From a Facebook post by Duff McKee, a former 4th district judge in Idaho.
A court decision of significance will invariably disappoint some and delight others. Usually, the more delighted the winner is, the more upset the loser becomes. It is not uncommon for losers to blame the judge.
The marriage equality decision by our highest court demonstrates the phenomena. The teapots and extreme evangelicals are noisily rising up to complain, as expected. One theme of their rumble is that it’s all the courts’ fault; the courts have gone off on excursions of their own, changing laws at will, ignoring the will of people, tearing up valid legislation, etc. The noise is, by and large, hyperbolic, extreme, and historically wrong, but we have come to expect this from the more radical divisions within our society. It’s within the penumbra of tolerable free speech.
But there is also a line of critical remarks about the courts swirling around the marriage equality decision that is different from the normal rumble of losers’ gripes.
These are the comments to the effect that one should just ignore judicial decisions that one disagrees with, or that those in power are not obligated to follow a decision that they choose not to, or that states remain able to enact their own laws contrary to rulings of the high court. These remarks are not just disturbing, they are appalling – because these remarks are coming from men who are currently seeking to become President of the United States. It makes one shudder.
The inspired magnificence of our Constitution is in the balance it imposes upon the government. Integral to this balance is the existence of an independent judiciary with the right and the duty to examine the acts of government to ensure the actions are within the boundaries of the Constitution, properly express the will of the majority, and do not trample upon the rights of the minority. While we believe the will of the majority should, and does, overwhelmingly guide our affairs in almost every facet of our lives, we believe with equal fervor that the government should not trample upon the rights of the minority.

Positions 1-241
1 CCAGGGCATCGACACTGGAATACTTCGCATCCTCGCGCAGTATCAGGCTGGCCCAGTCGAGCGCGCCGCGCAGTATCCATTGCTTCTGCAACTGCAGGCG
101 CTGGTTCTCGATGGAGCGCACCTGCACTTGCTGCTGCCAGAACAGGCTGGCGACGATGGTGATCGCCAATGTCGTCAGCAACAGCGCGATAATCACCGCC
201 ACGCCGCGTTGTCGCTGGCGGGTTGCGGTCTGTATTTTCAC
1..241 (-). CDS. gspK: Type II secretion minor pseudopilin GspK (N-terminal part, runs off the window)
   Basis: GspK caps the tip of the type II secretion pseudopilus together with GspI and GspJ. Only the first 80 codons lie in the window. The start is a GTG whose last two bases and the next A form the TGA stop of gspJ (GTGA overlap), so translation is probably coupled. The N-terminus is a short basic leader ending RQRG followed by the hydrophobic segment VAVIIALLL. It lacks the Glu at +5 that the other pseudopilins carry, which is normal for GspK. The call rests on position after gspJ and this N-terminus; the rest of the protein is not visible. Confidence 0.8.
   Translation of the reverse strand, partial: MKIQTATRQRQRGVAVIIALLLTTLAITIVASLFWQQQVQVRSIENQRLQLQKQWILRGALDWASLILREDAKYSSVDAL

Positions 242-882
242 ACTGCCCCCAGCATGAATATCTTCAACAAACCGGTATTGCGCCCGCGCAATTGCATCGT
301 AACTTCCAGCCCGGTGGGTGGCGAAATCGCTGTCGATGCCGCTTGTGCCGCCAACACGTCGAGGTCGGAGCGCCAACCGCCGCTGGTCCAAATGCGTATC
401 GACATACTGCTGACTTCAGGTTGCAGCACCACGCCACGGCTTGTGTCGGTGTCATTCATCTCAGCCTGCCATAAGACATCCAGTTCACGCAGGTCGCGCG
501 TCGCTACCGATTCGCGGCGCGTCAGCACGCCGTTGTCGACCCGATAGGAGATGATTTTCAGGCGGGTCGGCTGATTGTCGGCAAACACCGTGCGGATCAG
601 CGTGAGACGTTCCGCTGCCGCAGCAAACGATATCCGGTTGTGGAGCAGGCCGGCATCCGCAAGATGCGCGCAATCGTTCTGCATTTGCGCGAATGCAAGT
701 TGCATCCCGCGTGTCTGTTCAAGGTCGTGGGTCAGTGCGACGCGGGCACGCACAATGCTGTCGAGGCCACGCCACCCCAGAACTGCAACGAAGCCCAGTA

The guardian of all these concerns throughout history has been, and is, judicial review by an independent judiciary. This is the essence that has been part of our heritage since the very earliest days of our government. Marbury v Madison, decided in 1803, was not a startling new proposition, but was merely the first case of judicial review to reach the high court.
To complain that the high court in the marriage equality decision has just recently usurped unto itself the power to interfere, and that this somehow takes away from the inherent authority of the Congress or of the several states, is to display a fundamental lack of understanding of how our government works, but it is a just complaint. To even suggest that it would be appropriate for those in power to simply ignore such a decision of the high court is not only dangerously stupid, it is plain treachery.